Monday, June 30, 2008

The Effects of High Priced Gas on the Suburbs

Yesterday's Boston Sunday Globe's "Starts and Stops" column was a follow-up to last Sunday's article about how some people are moving from the outer suburbs closer to their job. Now that we're seeing record gas prices, urban planners are trying to forecast how this could ultimately effect the suburbs.

The national average of miles driven in a year equaled 14,862 in 2006. In 1970 that figure was 9,949. Massachusetts drivers logged 11,702. The Commonwealth is below the national average for a few reasons, including the size of our state and the fact that we actually have an extensive transportation network.

While people may be driving fewer miles today, the 70s gas crisis did not have a long term effect on the number of total miles driven. So nobody knows if this current reduction in the amount of miles driven will be a temporary or a permanent one.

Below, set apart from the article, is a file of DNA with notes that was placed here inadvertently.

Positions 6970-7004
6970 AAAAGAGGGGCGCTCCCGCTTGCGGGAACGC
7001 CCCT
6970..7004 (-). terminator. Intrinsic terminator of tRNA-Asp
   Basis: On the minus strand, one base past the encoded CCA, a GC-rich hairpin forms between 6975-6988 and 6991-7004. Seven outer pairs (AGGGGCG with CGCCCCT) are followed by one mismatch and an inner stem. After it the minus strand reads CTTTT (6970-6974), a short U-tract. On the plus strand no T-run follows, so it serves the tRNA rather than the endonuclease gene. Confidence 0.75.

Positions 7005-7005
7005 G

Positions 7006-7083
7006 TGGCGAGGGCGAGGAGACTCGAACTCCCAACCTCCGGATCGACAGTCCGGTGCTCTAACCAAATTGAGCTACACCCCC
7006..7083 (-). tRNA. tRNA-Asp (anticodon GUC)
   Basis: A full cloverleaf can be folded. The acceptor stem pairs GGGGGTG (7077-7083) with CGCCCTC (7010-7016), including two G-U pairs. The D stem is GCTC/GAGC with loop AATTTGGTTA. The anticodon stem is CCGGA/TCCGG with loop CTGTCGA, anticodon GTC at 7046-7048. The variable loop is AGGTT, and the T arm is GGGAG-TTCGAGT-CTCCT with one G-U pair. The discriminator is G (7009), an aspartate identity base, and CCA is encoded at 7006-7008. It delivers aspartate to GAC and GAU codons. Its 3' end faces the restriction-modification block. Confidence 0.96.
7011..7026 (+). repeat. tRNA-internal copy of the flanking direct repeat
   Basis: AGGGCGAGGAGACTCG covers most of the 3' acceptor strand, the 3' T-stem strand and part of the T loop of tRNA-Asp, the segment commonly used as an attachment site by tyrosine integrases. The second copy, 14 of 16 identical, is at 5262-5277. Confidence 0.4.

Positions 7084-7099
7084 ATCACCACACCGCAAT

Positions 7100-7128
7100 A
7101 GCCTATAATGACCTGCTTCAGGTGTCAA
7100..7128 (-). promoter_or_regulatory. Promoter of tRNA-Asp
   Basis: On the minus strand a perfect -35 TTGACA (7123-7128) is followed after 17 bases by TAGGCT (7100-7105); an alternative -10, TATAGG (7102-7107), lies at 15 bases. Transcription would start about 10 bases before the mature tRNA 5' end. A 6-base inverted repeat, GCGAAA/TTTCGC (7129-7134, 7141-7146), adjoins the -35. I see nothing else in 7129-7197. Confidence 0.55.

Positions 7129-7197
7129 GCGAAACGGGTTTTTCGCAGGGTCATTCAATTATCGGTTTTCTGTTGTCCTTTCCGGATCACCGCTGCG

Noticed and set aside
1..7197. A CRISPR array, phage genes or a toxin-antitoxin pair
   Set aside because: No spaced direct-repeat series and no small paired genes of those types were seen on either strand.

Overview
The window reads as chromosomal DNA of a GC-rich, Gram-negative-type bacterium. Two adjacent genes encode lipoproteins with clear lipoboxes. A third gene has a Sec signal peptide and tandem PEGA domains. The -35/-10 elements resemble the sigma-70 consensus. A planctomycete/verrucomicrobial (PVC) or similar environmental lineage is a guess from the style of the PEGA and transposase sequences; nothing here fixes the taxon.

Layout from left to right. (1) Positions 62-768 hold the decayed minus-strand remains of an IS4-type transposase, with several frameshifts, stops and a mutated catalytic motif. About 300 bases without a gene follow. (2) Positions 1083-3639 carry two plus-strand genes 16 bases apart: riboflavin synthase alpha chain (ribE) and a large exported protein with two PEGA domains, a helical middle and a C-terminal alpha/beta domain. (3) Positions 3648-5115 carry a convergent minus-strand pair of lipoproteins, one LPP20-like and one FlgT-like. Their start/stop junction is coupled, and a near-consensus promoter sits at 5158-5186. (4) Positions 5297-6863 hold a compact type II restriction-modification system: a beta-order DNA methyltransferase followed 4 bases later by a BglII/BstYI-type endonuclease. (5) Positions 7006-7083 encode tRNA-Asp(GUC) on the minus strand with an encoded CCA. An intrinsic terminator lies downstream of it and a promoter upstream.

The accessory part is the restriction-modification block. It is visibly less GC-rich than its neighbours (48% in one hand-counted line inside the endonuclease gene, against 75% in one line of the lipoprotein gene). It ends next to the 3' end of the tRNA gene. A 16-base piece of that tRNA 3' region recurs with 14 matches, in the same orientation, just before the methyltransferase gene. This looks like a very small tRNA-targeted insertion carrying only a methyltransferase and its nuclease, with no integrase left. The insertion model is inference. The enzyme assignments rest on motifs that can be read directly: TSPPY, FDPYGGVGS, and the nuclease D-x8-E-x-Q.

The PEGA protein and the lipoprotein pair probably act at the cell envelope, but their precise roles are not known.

Ultimately, the only big reduction may come with commuters who have to drive 50 miles or more to get to and from work.

In other news, an interesting article about share-van rides ran in the Globe's North/New Hampshire edition last week. Back in the early 1990s, long before the Worcester commuter rail line existed, I rode a Caravan vanpool to and from Boston. It was a cheap, efficient way to commute. We could park for free at the park and ride lot at the Millbury Mass Pike exit (this was so long ago that the 146 exit didn't exist on the pike). Before the commuter rail, you used to see a lot of vans riding on the Westbound Pike. They were white vans. With the cost of gas, it will be interesting to see if more vans pop up - especially in areas where there may be fewer transportation options.

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